In 1907, Kearney wrote the lyrics to ‘The Soldier’s Song’. It was used as a marching song by the Irish Volunteers and was sung by rebels in the GPO during the 1916 Easter Rising. Its popularity increased among rebels held in Frongoch internment camp after the Rising, and the IRA in the Irish War of Independence (1919–21).
In the weeks before the Rising broke out, Kearney had been touring England with the Abbey Theatre as an odd-job man and small parts actor. He returned to Dublin in time to take part in the rebellion and fought with Thomas MacDonagh at Jacobs Factory. After the surrender, he managed to escape before the rebels were taken into custody.
In the years that followed the Rising, civil unrest continued all over Ireland and when the War of Independence broke out in 1919 Kearney saw active service. He was arrested in November 1920 and was imprisoned for 12 months.
Kearney backed the Treaty and took the Free State side in the Civil War that broke out following the ratification of the Treaty. A personal friend of Michael Collins, after his death, Kearney lost faith in the Free State, and no longer took no further part in politics. He returned to his house painting job and settled in Inchicore in Dublin where he died in relative poverty in 1942. His sister Kathleen was the mother of writers Brendan Behan and Dominic Behan. A monument to him stands on Dublin’s Dorset Street, where he was born.
In 1926, the Irish translation of his song The Soldier’s Song, Amrhán na bhFiann (translated to the Irish language by Liam Ó Rinn in 1923) was adopted as the Irish National anthem, Kearney never received any royalties.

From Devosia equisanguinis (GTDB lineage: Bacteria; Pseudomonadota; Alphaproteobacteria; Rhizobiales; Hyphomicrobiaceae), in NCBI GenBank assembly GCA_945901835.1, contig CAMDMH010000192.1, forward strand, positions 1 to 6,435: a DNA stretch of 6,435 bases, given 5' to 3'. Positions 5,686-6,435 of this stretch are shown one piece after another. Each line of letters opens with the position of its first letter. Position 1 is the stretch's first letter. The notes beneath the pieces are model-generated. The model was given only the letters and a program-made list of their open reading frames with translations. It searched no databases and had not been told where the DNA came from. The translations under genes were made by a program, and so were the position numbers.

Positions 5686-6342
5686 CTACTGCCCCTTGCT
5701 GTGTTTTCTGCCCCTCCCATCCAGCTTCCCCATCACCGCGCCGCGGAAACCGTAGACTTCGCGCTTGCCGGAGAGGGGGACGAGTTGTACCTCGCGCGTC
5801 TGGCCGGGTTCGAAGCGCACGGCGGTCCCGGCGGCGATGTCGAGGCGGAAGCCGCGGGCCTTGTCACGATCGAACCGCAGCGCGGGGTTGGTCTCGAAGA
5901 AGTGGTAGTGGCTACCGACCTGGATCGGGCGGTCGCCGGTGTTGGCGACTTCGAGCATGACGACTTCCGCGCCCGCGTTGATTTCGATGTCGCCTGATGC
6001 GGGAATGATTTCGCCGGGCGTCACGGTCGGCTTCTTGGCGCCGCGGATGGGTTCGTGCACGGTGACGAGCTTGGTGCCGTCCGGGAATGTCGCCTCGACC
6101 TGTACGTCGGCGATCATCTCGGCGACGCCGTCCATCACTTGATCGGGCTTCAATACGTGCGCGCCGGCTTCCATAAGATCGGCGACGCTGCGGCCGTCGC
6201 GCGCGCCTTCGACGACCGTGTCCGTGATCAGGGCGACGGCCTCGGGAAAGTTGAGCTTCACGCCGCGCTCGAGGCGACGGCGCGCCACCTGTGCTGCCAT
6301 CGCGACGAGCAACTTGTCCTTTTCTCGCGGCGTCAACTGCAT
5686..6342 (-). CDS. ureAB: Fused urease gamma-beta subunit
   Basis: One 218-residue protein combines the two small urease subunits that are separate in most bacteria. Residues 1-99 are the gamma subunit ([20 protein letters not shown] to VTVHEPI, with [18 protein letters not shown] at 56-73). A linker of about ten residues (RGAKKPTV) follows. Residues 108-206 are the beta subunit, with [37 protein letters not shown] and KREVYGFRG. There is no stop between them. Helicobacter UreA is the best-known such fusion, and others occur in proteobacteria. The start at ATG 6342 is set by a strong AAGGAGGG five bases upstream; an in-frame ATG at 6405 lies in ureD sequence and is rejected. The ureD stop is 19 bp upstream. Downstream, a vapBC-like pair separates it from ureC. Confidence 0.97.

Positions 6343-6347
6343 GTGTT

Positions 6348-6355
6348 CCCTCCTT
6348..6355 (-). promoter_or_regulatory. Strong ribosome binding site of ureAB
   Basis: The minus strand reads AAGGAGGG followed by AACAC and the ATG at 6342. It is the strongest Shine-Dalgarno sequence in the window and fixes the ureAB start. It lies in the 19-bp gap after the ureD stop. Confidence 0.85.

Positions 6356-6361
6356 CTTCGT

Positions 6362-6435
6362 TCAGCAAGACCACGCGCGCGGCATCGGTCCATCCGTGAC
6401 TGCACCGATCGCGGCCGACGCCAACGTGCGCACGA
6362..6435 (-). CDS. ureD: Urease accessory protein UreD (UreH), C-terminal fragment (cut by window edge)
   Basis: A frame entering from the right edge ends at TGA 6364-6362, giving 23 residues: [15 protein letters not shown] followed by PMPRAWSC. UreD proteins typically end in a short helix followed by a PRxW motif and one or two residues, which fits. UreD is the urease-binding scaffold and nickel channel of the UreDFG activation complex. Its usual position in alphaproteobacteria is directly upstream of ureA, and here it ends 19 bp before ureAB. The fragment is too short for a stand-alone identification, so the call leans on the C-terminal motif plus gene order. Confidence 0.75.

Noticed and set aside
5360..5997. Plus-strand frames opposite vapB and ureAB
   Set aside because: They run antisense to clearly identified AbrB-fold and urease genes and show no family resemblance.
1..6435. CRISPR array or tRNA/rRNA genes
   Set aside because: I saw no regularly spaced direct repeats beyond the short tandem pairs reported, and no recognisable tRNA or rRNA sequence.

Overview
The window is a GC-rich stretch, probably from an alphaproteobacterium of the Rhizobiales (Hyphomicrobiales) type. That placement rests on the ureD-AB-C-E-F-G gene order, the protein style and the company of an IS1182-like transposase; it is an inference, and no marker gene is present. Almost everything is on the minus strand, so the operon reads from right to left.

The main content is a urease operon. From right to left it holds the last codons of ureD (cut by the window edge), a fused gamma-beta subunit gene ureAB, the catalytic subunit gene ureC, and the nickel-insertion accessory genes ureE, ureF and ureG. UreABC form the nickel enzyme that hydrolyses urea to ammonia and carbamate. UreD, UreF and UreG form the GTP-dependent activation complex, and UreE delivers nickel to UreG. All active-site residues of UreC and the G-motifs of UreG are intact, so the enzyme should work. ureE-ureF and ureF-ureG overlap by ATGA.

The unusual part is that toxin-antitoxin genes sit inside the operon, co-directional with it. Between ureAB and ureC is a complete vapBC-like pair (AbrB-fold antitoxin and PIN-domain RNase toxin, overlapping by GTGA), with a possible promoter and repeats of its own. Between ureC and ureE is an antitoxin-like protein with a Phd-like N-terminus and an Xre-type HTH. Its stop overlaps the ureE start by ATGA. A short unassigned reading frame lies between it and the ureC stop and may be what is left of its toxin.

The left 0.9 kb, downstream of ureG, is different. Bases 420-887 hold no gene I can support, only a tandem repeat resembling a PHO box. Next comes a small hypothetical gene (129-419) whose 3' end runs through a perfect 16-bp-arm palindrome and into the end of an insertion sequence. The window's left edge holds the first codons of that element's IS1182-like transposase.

He is buried in Glasnevin Cemetery, Dublin.
‘Erin Go Bragh’/’Row In The Town’
I’ll tell you a story of a row in the town,
When the green flag went up and the Crown rag came down,
‘Twas the neatest and sweetest thing ever you saw,
And they played the best games played in Erin Go Bragh.
One of our comrades was down at Ring’s end,
For the honor of Ireland to hold and defend,
He had no veteran soldiers but volunteers raw,
Playing sweet Mauser music for Erin Go Bragh.
Now here’s to Pat Pearse and our comrades who died
Tom Clark, MacDonagh, MacDiarmada, McBryde,
And here’s to James Connolly who gave one hurrah,
And placed the machine guns for Erin Go Bragh.
One brave English captain was ranting that day,
Saying, “Give me one hour and I’ll blow you away,”
But a big Mauser bullet got stuck in his craw,
And he died of lead poisoning in Erin Go Bragh.
Old Ceannt and his comrades like lions at bay,
From the South Dublin Union poured death and dismay,
And what was their horror when the Englishmen saw
All the dead khaki soldiers in Erin Go Bragh.
Now here’s to old Dublin, and here’s her renown,
In the long generation her fame will go down,
And our children will tell how their forefathers saw,
The red blaze of freedom in Erin Go Bragh.